SOURCE: National Center for Health Statistics, National Vital Statistics System, Mortality Data.

By state, the death rate for all cancers combined ranged from 117.2 to 179.1 per 100,000 standard population.

NOTES: Deaths were classified using the International Classification of Diseases, 10th Revision. Cancer deaths were identified using underlying cause-of-death codes C00-C97 (malignant neoplasms). Rates were age-adjusted to the 2000 US standard population.

SOURCE: National Center for Health Statistics, National Vital Statistics System, Mortality Data.

Why did cancer death rates change from 1999 to 2019?

Previous research suggests that trends in cancer death rates reflect population changes in cancer risk factors, screening test use, diagnostic practices, and treatment advances. More information can be found in the blog post Conversations with Authors: The Annual Report to the Nation. Some examples are highlighted below.

  • Cigarette smoking contributes to the development of cancers throughout the body. Fewer people are smoking cigarettes: in 1965, 42% of U.S. adults smoked cigarettes compared to 14% in 2019. About two-thirds of people who smoke want to quit. For more information and quitting resources, visit Tips From Former Smokers.
  • Overweight and obesity also contribute to the development of cancers throughout the body, including cancers of the liver, pancreas, and uterus. Some states and communities are providing support that can help people get to and keep a healthy weight. For more information, visit Obesity and Cancer.
  • Cancer screening tests can find cancer early, when treatment works best. Screening tests for colorectal cancer can also find polyps, which can be removed before they become cancerous. For more information, visit Cancer Screening Tests.
  • Since 2011, the U.S. Food and Drug Administration has approved new treatments for advanced melanoma. For more information, visit the National Cancer Institute’s New Therapies Are Changing the Outlook for Advanced Melanoma.external icon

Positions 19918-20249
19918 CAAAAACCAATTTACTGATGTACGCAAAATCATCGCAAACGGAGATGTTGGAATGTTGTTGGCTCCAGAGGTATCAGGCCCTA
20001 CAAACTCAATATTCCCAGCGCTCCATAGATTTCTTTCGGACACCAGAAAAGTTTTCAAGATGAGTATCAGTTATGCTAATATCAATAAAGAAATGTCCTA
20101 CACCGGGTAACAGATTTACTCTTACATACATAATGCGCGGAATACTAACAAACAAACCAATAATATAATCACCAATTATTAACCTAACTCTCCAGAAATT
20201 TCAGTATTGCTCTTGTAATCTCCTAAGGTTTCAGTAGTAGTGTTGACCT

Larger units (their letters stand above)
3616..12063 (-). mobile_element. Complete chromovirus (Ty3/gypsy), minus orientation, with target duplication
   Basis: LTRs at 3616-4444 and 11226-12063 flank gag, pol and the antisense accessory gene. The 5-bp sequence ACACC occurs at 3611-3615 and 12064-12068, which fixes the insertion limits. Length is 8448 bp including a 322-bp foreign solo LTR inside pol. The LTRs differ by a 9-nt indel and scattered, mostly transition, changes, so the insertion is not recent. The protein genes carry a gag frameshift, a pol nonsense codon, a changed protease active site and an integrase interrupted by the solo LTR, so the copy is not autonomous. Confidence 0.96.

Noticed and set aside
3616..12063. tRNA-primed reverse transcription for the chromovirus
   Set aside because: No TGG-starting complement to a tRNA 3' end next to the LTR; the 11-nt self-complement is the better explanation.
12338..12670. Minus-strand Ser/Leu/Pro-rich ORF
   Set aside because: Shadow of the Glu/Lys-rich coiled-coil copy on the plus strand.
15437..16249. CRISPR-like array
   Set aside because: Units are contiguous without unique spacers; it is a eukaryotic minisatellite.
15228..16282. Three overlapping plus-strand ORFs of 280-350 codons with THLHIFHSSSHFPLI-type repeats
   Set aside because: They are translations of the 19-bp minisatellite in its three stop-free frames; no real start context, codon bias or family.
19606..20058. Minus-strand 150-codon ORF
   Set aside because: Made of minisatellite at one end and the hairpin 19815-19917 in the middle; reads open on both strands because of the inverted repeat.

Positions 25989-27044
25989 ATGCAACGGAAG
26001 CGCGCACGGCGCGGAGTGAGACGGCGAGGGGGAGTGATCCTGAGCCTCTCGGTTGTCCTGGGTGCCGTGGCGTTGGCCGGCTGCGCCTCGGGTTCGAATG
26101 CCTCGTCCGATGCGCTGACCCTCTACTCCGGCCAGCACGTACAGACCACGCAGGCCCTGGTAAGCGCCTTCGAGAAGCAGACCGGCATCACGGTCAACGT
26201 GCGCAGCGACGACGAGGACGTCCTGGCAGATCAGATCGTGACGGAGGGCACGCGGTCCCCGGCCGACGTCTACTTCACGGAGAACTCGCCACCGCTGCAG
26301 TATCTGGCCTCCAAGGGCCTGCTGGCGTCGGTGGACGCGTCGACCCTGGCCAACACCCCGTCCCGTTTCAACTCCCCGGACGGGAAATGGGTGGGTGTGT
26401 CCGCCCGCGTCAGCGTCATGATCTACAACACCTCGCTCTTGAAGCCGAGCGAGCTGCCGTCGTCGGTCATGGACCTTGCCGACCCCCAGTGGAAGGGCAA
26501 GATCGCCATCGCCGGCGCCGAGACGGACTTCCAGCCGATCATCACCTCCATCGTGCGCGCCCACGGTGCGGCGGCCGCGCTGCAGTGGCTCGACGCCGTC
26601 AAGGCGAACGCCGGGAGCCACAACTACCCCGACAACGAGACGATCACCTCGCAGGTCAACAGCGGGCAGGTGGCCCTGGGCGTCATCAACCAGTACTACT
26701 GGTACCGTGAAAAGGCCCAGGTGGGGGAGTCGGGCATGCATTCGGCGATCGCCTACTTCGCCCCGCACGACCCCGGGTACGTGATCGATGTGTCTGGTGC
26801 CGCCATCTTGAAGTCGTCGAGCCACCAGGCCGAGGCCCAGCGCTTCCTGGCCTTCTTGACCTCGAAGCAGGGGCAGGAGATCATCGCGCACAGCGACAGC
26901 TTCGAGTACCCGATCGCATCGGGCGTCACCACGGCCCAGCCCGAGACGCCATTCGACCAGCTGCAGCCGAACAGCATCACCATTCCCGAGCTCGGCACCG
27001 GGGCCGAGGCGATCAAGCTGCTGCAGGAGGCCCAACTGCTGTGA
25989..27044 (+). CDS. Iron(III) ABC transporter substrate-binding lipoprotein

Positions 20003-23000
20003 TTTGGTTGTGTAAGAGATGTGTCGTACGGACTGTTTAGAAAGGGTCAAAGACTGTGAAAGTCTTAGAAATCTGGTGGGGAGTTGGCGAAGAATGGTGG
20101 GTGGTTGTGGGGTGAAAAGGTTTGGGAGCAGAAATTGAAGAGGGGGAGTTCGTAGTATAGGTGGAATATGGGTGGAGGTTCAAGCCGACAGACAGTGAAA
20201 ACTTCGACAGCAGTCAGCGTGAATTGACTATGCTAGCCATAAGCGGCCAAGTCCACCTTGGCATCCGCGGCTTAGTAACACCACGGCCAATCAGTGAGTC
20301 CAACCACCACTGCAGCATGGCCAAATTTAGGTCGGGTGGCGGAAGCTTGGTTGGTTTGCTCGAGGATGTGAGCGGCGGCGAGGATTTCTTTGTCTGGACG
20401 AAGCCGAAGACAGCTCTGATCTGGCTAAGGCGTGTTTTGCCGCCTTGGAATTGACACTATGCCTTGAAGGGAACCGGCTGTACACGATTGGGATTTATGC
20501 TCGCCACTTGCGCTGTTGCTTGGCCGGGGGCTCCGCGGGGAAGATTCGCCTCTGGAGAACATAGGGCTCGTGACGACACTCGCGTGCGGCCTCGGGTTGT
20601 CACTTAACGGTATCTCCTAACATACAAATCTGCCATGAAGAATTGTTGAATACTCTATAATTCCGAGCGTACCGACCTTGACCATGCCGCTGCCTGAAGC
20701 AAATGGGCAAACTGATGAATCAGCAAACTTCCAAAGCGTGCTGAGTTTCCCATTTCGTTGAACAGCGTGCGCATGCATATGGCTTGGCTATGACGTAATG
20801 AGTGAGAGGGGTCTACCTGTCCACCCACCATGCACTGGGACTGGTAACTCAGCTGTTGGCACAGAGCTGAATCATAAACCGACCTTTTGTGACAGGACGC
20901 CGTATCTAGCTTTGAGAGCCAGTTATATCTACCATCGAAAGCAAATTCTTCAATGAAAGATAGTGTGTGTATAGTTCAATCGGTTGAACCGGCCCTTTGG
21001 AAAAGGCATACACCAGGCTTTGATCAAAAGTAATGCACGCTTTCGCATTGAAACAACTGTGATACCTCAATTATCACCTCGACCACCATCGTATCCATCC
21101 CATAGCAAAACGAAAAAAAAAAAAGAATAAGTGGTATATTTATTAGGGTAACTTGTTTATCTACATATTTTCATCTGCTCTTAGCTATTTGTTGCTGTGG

What is CDC doing to reduce cancer deaths?

CDC’s framework to reduce cancer deaths includes eliminating preventable cancers, ensuring that all people get the right screening at the right time, and helping cancer survivors live longer, healthier lives. CDC supports foundational programs that aim to reduce the cancer burden through multi-disciplinary collaboration and coordination. These programs include the National Breast and Cervical Cancer Early Detection Program, the Colorectal Cancer Control Program, the National Program of Cancer Registries, and the National Comprehensive Cancer Control Program.

Data source and methods

The data shown in this report reflect information collected by CDC’s National Center for Health Statistics from death certificates filed in all 50 states and the District of Columbia and compiled into the National Vital Statistics System. Deaths were classified using the International Classification of Diseases, 10th Revision. Cancer deaths were identified using underlying cause-of-death codes C00-C97 (malignant neoplasms). Rates were age-adjusted to the 2000 US standard population.

Suggested citation

Centers for Disease Control and Prevention. An Update on Cancer Deaths in the United States. Atlanta, GA: US Department of Health and Human Services, Centers for Disease Control and Prevention, Division of Cancer Prevention and Control; 2021.

CDC Division of Cancer Prevention and Control

Lisa C. Richardson, MD, MPH, Director
Nicole Dowling, PhD, MPH, Associate Director for Science
Jane Henley, MSPH, Epidemiologist

Page last reviewed: February 23, 2021